Iran’s top officials have bristled at the Israeli prime minister’s allegations that Tehran secretly pursued a nuclear weapons programme, dismissing them as “lies” aimed at influencing US President Donald Trump ahead of a crucial deadline for the fate of the Iran nuclear deal.
Deputy Foreign Minister Abbas Araghchi said on Tuesday that Benjamin Netanyahu’s speech was a “repetition” of past accusations, which the International Atomic Energy Agency (IAEA) has already disproven.
“Netanyahu is trying to affect Trump’s upcoming decision about the Iranian 2015 international nuclear deal, or JCPOA, but, Tehran is prepared for any scenario by Trump,” Araghchi was quoted by Iran’s Mehr news agency as saying.
BahramGhasemi, Iran’s foreign ministry spokesman, also denounced Netanyahu’s “propaganda” show on Tuesday, saying he had “nothing to offer but a pack of lies”, according to Mehr news.
In a statement on Wednesday, the IAEA said that the agency found “no credible indications of activities in Iran relevant to the development of a nuclear explosive device after 2009”.
IAEA noted, however, that “before the end of 2003, an organisational structure was in place in Iran suitable for the coordination of a range of activities relevant to the development of a nuclear explosive device”.
It said the the activities “did not advance beyond feasibility and scientific studies, and the acquisition of certain relevant technical competences and capabilties”.
Trump faces a May 12 deadline to decide whether to keep the US commitment to the nuclear deal – renew the agreement’s prescribed sanctions relief for Iran – or withdraw from it.
Following Netanyahu’s speech, Iranian Foreign Minister JavadZarif described the Israeli prime minister as the “boy who cries wolf”, adding that his presentation had been “coordinated” to effect Trump’s May 12 decision.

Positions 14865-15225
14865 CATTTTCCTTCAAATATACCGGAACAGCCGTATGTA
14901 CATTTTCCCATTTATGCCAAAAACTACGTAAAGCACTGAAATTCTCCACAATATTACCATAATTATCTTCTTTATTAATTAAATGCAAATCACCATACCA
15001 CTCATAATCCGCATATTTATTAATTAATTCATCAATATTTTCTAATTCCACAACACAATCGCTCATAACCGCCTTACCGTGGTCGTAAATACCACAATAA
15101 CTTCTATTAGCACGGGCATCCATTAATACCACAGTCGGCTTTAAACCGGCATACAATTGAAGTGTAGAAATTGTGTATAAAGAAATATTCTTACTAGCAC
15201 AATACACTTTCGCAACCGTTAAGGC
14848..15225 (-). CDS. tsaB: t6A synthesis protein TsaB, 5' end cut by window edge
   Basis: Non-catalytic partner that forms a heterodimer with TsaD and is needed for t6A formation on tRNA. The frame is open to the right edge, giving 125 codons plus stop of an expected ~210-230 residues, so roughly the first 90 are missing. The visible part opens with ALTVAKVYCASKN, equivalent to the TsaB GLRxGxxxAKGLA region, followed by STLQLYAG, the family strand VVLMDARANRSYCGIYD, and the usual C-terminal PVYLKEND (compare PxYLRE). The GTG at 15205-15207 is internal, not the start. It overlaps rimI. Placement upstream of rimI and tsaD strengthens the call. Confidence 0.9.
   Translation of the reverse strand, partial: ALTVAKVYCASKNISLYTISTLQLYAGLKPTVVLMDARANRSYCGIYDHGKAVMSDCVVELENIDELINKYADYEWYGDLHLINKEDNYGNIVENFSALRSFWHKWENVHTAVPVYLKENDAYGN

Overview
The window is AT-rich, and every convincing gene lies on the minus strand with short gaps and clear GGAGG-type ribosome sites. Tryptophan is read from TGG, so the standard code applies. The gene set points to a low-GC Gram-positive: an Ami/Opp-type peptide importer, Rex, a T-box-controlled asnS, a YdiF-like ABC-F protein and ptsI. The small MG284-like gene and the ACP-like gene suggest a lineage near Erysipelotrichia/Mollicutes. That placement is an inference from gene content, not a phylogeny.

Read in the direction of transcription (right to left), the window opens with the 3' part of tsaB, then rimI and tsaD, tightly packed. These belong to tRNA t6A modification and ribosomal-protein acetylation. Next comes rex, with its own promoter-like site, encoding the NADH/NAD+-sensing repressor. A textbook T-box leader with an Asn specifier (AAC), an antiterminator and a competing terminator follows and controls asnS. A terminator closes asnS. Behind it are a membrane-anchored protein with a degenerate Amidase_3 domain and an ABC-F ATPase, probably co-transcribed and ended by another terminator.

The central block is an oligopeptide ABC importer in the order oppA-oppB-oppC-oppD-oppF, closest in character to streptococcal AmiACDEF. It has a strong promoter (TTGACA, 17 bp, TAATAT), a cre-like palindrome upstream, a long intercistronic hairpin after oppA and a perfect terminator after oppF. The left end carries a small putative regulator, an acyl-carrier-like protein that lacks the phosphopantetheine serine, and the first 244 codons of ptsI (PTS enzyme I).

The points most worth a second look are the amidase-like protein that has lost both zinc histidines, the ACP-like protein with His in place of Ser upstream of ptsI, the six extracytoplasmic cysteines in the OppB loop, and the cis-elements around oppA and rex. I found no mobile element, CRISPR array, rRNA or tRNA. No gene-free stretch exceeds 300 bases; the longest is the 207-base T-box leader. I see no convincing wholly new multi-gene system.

Netanyahu’s speech came against a backdrop of sustained efforts by the Trump administration and its allies at home and in the Middle East to cancel, or at least renegotiate, the 2015 nuclear pact signed between Iran and the US, France, Russia, Germany, China, the UK and the European Union.
The Israeli leader has been a leading critic of the agreement, saying it fails to prevent Iran from gaining nuclear weapons capability.
Following Netanyahu’s speech, the White House issued a statement calling it “compelling”, even as the European Union (EU) pushed back, saying Iran has not violated the terms of the 2015 deal.
“These facts are consistent with what the United States has long known: Iran had a robust, clandestine nuclear weapons programme that it has tried and failed to hide from the world and from its own people,” the statement said.
In a press conference with Nigeria’s President MuhammaduBuhari, Trump also said that “what’s happening today, and what’s happening in the last little while, and what we’ve learned has really shown that I’ve been 100 percent right”.
Source – BBC/ AL- JAZEERA